Food Security in the Modern World: changing market policies to address hunger
The right to food is protected under international human rights and humanitarian law.It is recognized in the Universal Declaration on Human Rights and the International Covenant on Economic, Social and Cultural Rights (ICESCR).As defined by the Committee on Economic, Social and Cultural Rights (Committee on ESCR) in its General Comment 12 “… the right to adequate food is realized when every man, woman and child, alone and in community with others, has physical and economic access at all times to adequate food or means for its procurement” (General Comment 12, 1999, paragraph 6).
Israel produces 95% of its own food requirements, and has many advanced means of agriculture, which results in low poverty rates in the state.
Diverse agricultural techniques are used for food production, and in irrigation alone there are four different methods. Farmers use technology to help them with livestock creating top quality produce, and small communities called Kibbutz help the Gross Domestic Product (GDP) and raised amount in exports.
There are multiple research facilities that help with agriculture techniques, such as the Agricultural Research Organization (ARO), whose job is to help the development of the Israeli agriculture by an efficient use of the limited water resources, development of crops for export markets, ensuring a decent income for the farming community, developing and adapting crops and technologies for newly settled regions without polluting the environment. Israel has also been sharing its agricultural expertise with many of countries since the late 1950s.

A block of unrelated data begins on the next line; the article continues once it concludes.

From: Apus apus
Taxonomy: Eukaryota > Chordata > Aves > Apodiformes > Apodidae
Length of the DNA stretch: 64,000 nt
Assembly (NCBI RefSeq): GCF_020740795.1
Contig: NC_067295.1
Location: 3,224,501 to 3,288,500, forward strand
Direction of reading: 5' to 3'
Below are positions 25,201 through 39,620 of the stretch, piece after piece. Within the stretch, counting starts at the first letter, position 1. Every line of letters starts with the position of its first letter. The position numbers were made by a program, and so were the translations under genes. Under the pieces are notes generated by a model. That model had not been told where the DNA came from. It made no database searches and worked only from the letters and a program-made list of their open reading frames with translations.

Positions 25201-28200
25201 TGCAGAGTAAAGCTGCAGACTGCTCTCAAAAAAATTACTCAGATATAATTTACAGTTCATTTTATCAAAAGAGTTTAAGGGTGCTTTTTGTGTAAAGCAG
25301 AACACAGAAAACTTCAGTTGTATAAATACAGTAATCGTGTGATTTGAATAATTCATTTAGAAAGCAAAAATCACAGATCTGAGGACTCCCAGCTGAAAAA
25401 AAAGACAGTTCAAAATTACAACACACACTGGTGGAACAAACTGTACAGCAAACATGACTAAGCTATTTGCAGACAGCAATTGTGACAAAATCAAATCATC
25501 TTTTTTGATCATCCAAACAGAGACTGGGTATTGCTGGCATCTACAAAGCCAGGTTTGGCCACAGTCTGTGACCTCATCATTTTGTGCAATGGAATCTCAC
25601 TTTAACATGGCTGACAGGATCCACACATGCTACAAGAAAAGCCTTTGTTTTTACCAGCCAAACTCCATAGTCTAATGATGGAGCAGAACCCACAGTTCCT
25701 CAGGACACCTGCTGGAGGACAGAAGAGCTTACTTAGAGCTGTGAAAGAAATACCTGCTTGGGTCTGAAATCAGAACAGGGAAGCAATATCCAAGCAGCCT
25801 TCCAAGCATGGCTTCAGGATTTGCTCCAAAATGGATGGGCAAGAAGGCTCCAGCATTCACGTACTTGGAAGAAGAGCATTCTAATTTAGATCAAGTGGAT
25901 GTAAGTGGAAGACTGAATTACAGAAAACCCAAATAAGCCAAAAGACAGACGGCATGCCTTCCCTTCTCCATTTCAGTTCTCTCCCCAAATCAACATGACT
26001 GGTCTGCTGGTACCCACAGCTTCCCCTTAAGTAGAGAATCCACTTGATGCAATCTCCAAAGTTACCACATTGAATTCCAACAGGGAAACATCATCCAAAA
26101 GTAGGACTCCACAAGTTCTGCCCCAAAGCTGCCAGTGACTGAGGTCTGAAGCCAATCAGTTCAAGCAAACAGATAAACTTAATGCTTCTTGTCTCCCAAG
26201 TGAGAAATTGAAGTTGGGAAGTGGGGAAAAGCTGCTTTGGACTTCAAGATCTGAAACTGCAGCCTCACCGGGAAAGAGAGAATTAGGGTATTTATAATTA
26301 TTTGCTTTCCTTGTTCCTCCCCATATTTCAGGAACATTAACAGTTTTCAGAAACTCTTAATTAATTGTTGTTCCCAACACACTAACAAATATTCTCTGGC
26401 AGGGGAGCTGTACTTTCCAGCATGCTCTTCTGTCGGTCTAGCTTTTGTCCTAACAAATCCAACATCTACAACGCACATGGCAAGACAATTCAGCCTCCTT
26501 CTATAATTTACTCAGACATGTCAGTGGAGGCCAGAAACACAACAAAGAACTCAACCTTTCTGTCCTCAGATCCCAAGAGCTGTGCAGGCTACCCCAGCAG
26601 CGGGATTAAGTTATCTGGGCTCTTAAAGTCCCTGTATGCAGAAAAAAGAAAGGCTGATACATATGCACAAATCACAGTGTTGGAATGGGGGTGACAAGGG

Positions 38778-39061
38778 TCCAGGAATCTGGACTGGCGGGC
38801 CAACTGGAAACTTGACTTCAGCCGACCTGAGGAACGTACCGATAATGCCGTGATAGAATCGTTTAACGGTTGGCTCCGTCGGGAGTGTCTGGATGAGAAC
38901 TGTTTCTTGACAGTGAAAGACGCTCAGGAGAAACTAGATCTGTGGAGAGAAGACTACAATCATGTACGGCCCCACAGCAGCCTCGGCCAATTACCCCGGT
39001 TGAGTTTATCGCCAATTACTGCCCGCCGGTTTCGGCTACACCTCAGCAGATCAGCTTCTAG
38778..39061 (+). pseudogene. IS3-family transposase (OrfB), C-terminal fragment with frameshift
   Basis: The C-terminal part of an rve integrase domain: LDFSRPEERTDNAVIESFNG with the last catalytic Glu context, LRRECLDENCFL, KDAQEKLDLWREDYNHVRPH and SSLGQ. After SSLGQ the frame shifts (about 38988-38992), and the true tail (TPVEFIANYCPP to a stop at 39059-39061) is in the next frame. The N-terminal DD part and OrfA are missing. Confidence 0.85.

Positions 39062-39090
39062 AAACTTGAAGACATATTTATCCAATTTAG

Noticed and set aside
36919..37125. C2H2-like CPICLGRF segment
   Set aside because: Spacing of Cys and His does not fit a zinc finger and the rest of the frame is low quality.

MASHAV, the Center for International Cooperation of the Ministry of Foreign Affairs, is active in Asia, Africa, the Mediterranean Basin, Eastern Europe and Latin America as well as several Middle Eastern countries. Agricultural projects and research collaboration constitute about half of Israel’s international cooperation programs. Emphasis is placed on training courses in agricultural subjects, with some 1,400 participants from over 80 countries attending specialized courses in Israel every year, and thousands of trainees receiving on-the-spot training in their own countries.
Since 1958, thousands of Israeli agricultural experts have been sent abroad on long- and short-term assignments in countries such as Kenya, South Africa, China, Russia, Kazakhstan, Ukrain and Haiti. Hunger world-wide has had a high of 925 million in 2010 and had dropped by 10%. But with the recent rising food prices, the number of malnourished is growing once again pushing 68 million people under the World Bank’s extreme poverty line. This is defined as someone living on $1. 25 (U. S. ) a day.
The World Bank’s quarterly report showed that the food price index has increased by 29% in the past year and is close to the peak reached in 2008, when soaring food prices sparked protests in dozens of countries. We are seeing this happen once again is countries such as Tunisia, Egypt, Libya and others. The result in the raised food prices is 44 million people living in dire poverty. This is about a 3% increase in the total number of people living in extreme poverty, which the World Bank calculates at about 1. billion. Israel can help countries who are having trouble with the food inflation. A strategy such as developing local markets and local communities so that people can grow their own food is one which Israel can help with. Some countries may even want to use the Israeli Kibbutz as a model if they so wish. With Israel’s abundant technology, we can offer help in that department, and can help with many different topographical locations as Israel has many itself.